Jobfox CEO Rob McGovern, a 15-year veteran of the online recruiting industry, calls this the most tumultuous of times — since the dotcom bubble burst — for IT professionals.
“The IT sector remains one of the safest bets for job seekers,” McGovern told BM. “But some IT professionals are and should be nervous.”
McGovern was recently featured in a Network World podcast on the impact that the economic turmoil is having on IT careers. Although he believes that IT — along with health care — remains a strong career choice, McGovern warns that some pockets of IT expertise are holding up better than others.
“The obsolescence of skills is really the key issue for technologists,” he said. “If you have contemporary IT skills, you can probably work anywhere you want. If you have older skills — pre-Java, for example — your circumstances are more tenuous.”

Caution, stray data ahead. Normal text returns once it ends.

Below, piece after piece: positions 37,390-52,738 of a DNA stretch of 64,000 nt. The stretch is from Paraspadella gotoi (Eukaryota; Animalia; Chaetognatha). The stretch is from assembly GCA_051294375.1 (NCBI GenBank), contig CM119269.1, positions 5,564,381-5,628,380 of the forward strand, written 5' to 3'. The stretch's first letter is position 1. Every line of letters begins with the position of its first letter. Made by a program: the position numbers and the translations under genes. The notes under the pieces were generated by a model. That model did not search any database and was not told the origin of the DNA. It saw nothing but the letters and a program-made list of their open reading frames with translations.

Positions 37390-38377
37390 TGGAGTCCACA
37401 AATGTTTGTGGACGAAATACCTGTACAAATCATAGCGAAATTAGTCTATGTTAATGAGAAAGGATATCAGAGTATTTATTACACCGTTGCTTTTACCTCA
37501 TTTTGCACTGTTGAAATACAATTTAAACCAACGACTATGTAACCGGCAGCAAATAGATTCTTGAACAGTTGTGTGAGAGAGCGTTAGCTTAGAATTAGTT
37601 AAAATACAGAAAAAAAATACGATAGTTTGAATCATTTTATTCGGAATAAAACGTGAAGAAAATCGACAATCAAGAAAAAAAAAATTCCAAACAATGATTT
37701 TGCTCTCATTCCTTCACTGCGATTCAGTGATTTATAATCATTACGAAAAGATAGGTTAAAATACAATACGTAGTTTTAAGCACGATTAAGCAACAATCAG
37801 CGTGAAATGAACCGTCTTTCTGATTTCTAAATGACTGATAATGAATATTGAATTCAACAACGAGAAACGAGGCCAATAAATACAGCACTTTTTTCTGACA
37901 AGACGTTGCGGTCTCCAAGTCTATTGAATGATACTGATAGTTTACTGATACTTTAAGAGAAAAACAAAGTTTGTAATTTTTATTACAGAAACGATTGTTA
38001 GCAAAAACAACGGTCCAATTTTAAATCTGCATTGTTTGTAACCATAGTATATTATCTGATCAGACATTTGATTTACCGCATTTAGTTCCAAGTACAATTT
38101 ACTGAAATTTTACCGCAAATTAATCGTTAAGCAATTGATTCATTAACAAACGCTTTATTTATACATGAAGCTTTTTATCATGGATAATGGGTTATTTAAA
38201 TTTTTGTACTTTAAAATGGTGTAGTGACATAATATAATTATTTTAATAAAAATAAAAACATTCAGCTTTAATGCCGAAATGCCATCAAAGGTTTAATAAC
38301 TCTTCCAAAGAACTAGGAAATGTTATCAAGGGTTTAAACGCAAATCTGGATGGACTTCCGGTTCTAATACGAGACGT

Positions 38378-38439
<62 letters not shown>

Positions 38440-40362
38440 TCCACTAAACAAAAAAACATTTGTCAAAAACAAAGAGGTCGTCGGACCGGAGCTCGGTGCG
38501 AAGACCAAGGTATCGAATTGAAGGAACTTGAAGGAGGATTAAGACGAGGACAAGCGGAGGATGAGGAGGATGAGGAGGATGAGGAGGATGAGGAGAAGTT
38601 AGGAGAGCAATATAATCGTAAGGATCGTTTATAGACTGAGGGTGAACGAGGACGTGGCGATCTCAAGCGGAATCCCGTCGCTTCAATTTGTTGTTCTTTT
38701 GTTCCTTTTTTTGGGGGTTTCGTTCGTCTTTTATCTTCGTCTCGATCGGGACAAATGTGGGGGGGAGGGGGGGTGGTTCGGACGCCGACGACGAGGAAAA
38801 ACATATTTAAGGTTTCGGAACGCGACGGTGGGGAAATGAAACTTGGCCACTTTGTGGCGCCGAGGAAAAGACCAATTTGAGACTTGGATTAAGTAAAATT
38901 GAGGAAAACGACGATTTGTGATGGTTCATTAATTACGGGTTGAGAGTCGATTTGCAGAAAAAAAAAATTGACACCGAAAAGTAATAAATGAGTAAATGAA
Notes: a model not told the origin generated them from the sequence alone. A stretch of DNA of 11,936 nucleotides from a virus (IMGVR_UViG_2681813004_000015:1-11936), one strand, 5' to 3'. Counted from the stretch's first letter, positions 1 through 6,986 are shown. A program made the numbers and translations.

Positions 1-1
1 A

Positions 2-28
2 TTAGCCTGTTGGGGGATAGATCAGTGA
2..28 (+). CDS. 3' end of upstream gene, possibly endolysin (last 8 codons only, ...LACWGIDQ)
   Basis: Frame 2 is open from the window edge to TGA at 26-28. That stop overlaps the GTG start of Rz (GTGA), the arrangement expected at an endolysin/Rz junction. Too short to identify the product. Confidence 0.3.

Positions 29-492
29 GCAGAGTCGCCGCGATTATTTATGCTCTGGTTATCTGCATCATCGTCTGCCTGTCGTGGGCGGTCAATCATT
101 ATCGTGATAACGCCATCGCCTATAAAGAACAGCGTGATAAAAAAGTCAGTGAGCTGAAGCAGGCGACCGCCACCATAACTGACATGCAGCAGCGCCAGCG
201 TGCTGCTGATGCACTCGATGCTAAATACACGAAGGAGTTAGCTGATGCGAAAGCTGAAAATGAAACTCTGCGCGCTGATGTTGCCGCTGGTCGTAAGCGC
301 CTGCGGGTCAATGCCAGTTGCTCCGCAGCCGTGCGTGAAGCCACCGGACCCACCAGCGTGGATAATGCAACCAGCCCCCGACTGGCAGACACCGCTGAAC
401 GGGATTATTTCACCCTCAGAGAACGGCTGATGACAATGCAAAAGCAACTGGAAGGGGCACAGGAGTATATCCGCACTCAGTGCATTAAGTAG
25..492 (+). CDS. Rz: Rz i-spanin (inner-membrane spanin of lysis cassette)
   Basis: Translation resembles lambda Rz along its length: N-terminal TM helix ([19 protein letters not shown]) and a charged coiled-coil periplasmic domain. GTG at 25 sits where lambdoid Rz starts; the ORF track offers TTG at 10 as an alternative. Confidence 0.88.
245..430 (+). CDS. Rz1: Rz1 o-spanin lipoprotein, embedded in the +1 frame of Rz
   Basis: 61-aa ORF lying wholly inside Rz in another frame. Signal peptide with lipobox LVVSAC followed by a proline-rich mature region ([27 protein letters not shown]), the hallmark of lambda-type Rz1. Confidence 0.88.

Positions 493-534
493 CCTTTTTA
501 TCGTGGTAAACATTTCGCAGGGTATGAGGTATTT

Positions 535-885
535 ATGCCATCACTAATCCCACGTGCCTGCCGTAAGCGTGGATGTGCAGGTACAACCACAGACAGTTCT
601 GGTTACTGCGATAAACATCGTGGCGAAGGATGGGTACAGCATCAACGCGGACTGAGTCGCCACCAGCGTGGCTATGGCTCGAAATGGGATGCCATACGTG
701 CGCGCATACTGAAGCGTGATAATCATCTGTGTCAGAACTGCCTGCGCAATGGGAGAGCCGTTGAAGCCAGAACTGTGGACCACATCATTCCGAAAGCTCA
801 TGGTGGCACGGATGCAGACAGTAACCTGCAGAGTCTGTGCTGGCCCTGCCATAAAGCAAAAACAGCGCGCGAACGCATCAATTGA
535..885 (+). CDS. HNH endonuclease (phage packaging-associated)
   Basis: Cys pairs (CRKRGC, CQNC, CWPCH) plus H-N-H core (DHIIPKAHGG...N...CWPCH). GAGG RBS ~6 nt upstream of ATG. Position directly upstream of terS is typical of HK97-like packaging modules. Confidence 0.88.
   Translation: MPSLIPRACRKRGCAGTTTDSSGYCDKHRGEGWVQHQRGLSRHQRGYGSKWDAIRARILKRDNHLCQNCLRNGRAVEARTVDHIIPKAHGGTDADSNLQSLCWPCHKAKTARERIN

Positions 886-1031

What remains in demand, according to McGovern, are IT skills such as network security, mobile applications, VoIP, .NET, C#, Microsoft Silverlight and J2EE. Out are older programming languages such as C++ and network operating systems such as Novell NetWare.
“IT professionals should think about skills just like they think about new gadgets,” McGovern said. “Unless you stay cutting edge, you’ll be obsolete in a year.”
He urges IT professionals to take immediate steps to evaluate long-term career plans. Getting more education is one possibility. It may even make sense to take a pay cut to get on track with in-demand skills sets. Of course, IT professionals in stormy sectors such as banking, manufacturing, construction and retail, may have to consider moving into new industries.
“You have to make yourself a scarce commodity,” he advised.
In his Network World podcast, McGovern sheds more light on how the recession is impacting IT jobs and how IT pros can best protect themselves from pink slips. He also provides insights for employers.
“Many companies continue to hold the line on personnel. I think companies learned from the last recession that it’s incredibly hard to rebuild key teams. Employers are still waiting to see if this is a short-term economic seizure in the market or a long-term trend.”